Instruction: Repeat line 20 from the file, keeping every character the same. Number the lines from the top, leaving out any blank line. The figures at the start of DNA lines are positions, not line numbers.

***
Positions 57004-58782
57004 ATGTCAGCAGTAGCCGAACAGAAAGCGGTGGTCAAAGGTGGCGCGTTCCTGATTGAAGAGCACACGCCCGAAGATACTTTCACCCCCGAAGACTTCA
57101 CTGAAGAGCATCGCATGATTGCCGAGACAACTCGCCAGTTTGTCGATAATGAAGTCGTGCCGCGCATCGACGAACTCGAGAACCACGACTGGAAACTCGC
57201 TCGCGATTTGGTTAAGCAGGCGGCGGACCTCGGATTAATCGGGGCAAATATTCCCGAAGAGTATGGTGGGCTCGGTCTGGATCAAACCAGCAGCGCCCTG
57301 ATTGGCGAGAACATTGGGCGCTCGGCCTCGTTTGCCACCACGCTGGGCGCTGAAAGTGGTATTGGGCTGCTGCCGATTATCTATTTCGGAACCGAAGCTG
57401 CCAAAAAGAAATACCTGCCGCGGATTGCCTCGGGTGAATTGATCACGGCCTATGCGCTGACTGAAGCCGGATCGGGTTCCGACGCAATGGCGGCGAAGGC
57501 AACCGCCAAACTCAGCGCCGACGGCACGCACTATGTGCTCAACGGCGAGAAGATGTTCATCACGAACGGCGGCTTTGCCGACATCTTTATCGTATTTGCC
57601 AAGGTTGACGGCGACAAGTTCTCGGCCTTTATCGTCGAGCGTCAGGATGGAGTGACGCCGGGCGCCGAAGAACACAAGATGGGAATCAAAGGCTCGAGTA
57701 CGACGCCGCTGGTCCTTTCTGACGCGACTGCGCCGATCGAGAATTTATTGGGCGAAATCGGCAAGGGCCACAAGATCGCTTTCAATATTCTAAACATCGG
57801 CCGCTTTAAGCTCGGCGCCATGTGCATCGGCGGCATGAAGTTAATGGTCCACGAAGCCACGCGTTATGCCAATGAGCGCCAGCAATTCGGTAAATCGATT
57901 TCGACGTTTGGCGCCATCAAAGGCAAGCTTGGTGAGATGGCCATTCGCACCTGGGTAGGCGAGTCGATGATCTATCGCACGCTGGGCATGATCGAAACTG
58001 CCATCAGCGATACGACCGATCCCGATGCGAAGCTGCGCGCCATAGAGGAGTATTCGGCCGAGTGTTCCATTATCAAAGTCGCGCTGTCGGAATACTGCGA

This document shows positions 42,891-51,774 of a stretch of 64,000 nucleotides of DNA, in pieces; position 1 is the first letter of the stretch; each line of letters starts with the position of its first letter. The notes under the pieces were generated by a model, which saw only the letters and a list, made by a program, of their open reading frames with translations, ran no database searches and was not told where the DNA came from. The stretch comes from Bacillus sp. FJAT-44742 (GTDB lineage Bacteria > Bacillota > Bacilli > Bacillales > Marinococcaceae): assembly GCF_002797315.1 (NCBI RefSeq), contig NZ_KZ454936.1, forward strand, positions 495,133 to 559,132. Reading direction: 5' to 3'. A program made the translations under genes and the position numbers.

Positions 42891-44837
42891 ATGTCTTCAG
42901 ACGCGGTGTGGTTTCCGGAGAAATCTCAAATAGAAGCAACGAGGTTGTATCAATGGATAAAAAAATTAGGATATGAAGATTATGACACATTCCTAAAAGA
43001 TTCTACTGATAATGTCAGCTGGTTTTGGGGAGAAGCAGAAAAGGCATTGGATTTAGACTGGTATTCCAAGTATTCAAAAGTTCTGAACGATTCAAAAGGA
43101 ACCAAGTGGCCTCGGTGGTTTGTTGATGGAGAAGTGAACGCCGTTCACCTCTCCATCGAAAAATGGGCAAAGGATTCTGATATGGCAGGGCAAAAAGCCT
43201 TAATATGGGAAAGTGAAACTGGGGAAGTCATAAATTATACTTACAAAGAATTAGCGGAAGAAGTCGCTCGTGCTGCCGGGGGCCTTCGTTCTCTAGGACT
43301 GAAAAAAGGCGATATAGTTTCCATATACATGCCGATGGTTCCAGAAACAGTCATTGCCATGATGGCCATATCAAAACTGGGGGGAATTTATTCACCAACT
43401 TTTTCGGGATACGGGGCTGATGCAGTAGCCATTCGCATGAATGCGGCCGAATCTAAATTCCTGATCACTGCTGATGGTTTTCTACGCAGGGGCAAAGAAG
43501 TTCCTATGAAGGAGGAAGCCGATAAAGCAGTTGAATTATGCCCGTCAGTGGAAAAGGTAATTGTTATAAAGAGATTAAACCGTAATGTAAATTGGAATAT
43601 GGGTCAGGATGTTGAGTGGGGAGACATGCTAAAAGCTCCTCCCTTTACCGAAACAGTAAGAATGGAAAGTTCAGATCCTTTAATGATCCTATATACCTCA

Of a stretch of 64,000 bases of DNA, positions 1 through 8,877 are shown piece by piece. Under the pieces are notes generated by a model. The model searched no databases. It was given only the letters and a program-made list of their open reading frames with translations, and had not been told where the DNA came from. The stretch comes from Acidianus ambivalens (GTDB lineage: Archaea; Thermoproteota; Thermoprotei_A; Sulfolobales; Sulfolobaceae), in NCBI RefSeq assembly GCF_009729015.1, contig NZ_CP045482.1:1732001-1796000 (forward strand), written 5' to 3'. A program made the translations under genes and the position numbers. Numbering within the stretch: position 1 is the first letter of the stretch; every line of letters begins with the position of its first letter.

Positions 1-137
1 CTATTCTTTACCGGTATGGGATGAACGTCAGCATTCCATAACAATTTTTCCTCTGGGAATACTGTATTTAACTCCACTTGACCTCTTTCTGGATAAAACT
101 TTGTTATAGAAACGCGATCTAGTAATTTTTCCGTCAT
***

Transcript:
43301 GAAAAAAGGCGATATAGTTTCCATATACATGCCGATGGTTCCAGAAACAGTCATTGCCATGATGGCCATATCAAAACTGGGGGGAATTTATTCACCAACT